Concrete Maturity represents the combination of time and temperature. It is calculated based on the temperature history of the structure by applying one of the maturity functions. In its essence, maturity is:
Maturity = time * temperature
The main concept about concrete maturity is that a specific value of maturity can be obtained with many different combinations of time and temperature. For example, the graphs below represent the temperature history of three different pieces of concrete. All of these have reached the same maturity of 100 °C-hours, but it took a different amount of hours to do so. This is because the temperature has been different throughout that period.
If you look at the first graph (Graph 1), you will see that the temperature is 20 °C and that it has been curing for 5 hours. This gives a maturity of 100 °C-hours.
If we compare this with Graph 2, you will see that the temperature is higher. Since the concrete temperature has been at 40 °C, it only took 2,5 hours for it to reach the same maturity of 100 °C-hours.
Looking at Graph 3, the temperature is the lowest of the examples at 10 °C, and in this case it will take 10 hours to reach the maturity of 100 °C-hours.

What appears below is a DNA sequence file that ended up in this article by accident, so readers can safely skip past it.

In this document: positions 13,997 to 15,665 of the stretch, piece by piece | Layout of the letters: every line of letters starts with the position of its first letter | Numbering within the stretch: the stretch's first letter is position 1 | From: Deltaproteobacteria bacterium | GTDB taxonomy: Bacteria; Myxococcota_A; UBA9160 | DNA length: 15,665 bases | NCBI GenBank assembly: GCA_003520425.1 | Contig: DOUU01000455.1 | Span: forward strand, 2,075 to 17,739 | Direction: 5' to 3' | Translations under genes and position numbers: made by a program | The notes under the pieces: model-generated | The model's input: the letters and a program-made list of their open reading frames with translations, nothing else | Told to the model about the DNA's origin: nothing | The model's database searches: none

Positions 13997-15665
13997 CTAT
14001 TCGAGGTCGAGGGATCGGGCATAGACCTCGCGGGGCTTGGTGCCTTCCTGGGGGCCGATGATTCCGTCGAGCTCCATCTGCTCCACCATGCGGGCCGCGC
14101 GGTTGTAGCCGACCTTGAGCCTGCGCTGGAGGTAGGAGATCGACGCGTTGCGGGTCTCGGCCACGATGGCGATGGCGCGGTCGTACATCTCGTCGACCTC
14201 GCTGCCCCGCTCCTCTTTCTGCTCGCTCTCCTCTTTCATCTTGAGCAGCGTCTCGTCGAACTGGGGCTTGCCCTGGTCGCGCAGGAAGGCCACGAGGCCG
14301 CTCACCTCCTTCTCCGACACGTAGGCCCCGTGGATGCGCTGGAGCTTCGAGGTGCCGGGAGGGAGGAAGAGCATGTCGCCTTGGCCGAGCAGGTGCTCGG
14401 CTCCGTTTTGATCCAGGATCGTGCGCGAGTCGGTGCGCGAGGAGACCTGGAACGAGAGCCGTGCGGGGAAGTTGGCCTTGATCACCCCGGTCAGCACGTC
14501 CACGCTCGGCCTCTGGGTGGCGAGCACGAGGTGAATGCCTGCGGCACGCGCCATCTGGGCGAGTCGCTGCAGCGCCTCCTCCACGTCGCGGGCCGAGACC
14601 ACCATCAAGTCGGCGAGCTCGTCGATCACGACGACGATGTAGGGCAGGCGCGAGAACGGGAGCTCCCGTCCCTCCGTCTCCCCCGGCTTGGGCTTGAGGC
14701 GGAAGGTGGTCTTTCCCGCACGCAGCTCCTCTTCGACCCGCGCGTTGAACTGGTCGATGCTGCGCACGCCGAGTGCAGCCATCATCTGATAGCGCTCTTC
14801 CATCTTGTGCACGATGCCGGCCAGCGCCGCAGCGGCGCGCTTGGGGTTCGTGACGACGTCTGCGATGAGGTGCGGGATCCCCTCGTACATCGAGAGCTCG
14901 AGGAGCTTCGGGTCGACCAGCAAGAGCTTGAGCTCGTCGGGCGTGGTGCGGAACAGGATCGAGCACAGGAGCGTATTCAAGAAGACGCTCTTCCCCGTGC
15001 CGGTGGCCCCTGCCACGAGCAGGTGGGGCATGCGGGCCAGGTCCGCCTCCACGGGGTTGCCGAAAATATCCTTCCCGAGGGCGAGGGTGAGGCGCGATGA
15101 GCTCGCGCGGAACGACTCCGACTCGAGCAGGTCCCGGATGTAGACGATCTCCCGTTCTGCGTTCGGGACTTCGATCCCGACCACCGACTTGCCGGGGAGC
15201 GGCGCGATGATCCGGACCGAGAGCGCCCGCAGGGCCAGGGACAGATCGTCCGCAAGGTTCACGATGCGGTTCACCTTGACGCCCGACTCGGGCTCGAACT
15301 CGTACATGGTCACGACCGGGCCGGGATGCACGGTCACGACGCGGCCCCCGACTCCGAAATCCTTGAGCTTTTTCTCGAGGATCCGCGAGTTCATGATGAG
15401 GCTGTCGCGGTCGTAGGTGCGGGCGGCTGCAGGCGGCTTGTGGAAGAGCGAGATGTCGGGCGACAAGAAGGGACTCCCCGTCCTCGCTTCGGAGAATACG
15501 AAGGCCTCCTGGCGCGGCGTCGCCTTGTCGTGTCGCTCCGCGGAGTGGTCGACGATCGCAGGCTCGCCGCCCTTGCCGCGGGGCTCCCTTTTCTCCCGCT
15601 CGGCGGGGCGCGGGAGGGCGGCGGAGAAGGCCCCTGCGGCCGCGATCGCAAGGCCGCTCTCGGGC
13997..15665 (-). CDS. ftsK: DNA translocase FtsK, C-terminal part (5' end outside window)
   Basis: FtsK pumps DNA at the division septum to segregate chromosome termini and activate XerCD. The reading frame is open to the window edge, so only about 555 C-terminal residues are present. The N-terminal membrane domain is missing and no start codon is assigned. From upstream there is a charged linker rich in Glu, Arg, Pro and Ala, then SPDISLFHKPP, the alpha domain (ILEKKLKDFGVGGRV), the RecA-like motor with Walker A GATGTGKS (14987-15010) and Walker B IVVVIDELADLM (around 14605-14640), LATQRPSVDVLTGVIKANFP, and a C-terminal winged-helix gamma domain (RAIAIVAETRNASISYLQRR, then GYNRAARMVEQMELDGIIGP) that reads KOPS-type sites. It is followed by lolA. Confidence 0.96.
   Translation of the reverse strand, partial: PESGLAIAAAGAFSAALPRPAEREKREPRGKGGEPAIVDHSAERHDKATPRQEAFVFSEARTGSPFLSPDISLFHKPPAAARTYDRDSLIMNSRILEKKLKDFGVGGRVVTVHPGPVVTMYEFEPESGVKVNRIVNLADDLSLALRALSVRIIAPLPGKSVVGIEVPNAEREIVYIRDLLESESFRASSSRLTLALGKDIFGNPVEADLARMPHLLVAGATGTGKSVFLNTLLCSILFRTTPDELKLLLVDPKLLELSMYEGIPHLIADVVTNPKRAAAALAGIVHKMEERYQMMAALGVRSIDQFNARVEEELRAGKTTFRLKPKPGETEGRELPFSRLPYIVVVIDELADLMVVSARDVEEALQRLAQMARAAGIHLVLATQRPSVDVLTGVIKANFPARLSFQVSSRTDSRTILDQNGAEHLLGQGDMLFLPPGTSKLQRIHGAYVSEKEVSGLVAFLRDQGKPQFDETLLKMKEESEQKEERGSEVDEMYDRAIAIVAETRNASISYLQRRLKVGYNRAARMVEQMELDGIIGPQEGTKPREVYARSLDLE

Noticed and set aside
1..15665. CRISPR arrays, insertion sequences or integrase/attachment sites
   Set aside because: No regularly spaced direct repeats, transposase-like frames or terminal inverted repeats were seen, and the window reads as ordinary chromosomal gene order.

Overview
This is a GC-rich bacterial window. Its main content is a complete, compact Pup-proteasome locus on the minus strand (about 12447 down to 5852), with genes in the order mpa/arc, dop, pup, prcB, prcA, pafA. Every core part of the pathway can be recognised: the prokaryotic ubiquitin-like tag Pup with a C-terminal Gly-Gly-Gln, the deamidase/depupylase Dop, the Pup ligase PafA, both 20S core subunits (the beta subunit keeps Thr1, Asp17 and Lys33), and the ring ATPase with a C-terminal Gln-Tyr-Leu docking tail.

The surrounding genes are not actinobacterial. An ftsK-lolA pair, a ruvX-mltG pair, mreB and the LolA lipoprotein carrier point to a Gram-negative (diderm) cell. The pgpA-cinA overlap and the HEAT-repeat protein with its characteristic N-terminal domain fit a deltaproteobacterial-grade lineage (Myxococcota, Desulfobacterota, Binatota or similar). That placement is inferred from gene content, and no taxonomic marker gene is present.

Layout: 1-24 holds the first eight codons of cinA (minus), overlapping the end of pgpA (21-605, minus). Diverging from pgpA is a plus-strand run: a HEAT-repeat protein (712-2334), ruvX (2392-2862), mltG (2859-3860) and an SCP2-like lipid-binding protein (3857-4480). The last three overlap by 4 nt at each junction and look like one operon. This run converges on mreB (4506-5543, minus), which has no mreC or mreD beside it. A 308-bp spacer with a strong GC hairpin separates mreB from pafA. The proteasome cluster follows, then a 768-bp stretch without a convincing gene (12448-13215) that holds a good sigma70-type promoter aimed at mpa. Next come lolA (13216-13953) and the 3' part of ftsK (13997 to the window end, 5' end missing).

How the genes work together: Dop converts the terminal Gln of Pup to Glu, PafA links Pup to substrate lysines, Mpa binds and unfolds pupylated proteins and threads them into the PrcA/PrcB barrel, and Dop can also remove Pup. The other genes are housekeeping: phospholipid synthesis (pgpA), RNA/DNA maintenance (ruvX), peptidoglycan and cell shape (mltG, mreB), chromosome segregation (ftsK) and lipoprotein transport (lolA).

Concrete maturity alone does not indicate how strong the concrete is. However, by using the maturity method, you can determine the relationship between maturity and strength development.
The maturity method is an easy way to estimate the early-age strength development of a concrete mix. The main assumption of the maturity method is that if two samples of the same concrete mix have the same maturity, then they will also have the same strength – even if they were cured under different temperature conditions.
To use the maturity method you will need to perform a maturity calibration, which includes doing tests in a laboratory to find the relationship between the concrete maturity and the concrete’s strength. Once you know this relationship, you can estimate the strength of the in-place concrete by placing temperature sensors in the structure. You can find the maturity by looking at the temperature history measured by the temperature sensors, and then determine the in-place strength using the maturity calibration.